College of Entrepreneurial Studies (CES)
Once we are aware of where the opportunities are, and which of them we might
be equipped to take advantage of, we can advance to a set of actions that
we will call the entrepreneurial process. While the conditions under which
people start or acquire businesses vary greatly, certain steps may be considered
common to all. These are: Commitment, Selection and Evaluation, Planning,
and Implementation. In this lesson, we will consider the first two.
We need to ask ourselves some tough questions:
Do I really want to start or own a business? What are my real reasons
for considering going into business? The motivation must be strong
enough to sustain you when the excitement of the startup has passed, and
the everyday grind begins.
Is there a product or service that fits my talents or desires? How
should I address the opportunity? About 65% of new businesses are
startups, 30% purchases of existing businesses, with the remainder inherited,
promoted or otherwise brought into ownership. About 11% of the businesses
operate under a franchise name.
Am I ready yet? Why do you think so many new business founders
are in their 30s? Perhaps it is because they have enough experience to
be confident, yet are still flexible enough to take some risk. Do you
think entrepreneurs are born (demanding parents, ethnic tradition) or
made? Is it for you? If so, identify what additional skills or knowledge
would increase your readiness.
For women and minorities, there are additional considerations relevant
to their chances of success. Why is it more difficult for them? How much
is due to discrimination and skepticism by their supervisors, and how
much is due to their own "confidence gap?" Do they have to be
"better" to make it, or is entrepreneurship the only true meritocracy?
Is any disadvantage only at startup?
Do I have an adequate support structure? If you have a spouse,
or are relying on some other form of family support, make sure that they
understand the sacrifices involved and the pressures these will put on
Can I place developing this business over other interests and goals
for the foreseeable future? Am I willing to take on the personal demands
of entrepreneurship? For example, can I work a full day as an employee
of another firm, then work at my coffee shop evenings and weekends until
it can support me full-time? There is more to life than work, and maintaining
a balanced and healthy lifestyle can be a challenge for the self-employed.
Can I muster the resources to make the venture a success? Do
I respond well to continuous pressure? Once I make the venture a full-time
pursuit, can I live without a regular paycheck, a predictable work schedule,
and for a while without vacations and other benefits? Even after startup,
business concerns seldom end when you lock the door at closing time. Am
I prepared for the possibility that I might lose my money and property,
and damage my health and self-respect?
2. Selection and Evaluation of the Venture Idea
The basic rule is simple: "Find a market need and fill it!"
The process of finding the need, and the method chosen to fill it are
where the difficulties arise.
Based on my opportunity scan, does the market need a product or service
that is not currently being provided? Is there a needed product or service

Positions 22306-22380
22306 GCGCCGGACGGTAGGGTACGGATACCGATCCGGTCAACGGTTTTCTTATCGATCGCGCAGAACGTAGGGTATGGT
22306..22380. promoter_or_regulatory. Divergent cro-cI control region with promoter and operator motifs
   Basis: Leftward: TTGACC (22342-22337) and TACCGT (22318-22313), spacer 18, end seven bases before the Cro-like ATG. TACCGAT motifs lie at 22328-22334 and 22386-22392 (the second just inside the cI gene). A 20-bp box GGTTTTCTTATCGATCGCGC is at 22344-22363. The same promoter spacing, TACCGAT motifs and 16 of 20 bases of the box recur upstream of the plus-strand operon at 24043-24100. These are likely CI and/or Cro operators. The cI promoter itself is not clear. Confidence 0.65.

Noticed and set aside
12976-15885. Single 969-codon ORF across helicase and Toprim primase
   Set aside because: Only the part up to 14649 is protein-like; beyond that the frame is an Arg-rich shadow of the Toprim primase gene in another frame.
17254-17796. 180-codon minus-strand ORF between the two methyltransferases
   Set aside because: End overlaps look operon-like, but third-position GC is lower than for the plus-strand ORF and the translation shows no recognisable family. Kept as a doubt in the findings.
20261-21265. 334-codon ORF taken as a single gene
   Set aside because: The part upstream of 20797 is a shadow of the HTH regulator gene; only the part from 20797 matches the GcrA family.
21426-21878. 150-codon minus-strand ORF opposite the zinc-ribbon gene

currently being provided in a less than satisfactory way? Is some particular
market being underserved due to capacity shortages or location gaps? Can
I serve any of these needs with some competitive advantage?
Remember that a business idea is not a business opportunity until it
is evaluated objectively and judged to be feasible. You may wish to choose
two to five of the ideas that seem most promising for more detailed study.
Trying to consider too many would spread your time, energy and focus too
thin. At the same time, if you focus too early on only one business idea,
you are more likely to become "attached" to it, and could lose
Testing the feasibility of your top business ideas involves time and
effort to collect key information. A first pass might consist of consulting
recent journal articles that evaluate the market of interest; most libraries
have computer-based indexes of periodical articles, such as InfoTrac.
Other useful library resources include industry trade books, directories,
and other sources of industry statistics.
Get a sense of the quality of the resources available to you. At your
library, search for relevant information on business ideas that appeal
to you. Investigate the coffee shop industry if you are not focused on
business ideas of your own. Actively determine the available data that
is most useful in determining your chances for success.
Data collected from industry sources and journal articles is often referred
to as secondary data, in that it was collected for purposes not
directly related to our specific venture. Sometimes this can be sufficient,
though we may find the need to fill the gaps with primary data.
Collection of primary data can be very expensive. It generally consists
of conducting market surveys, in person or by telephone, of a statistically
significant random sample of our prospective clientele.
Craft an entry strategy. What type of business could best seize the chosen
opportunity? Would taking in partners with complementary skills enhance
my chances for success? What would be the optimum location? Whom would
we serve, and how? Would my chances be improved by buying a franchise
or an existing business, as opposed to starting a venture "from scratch?"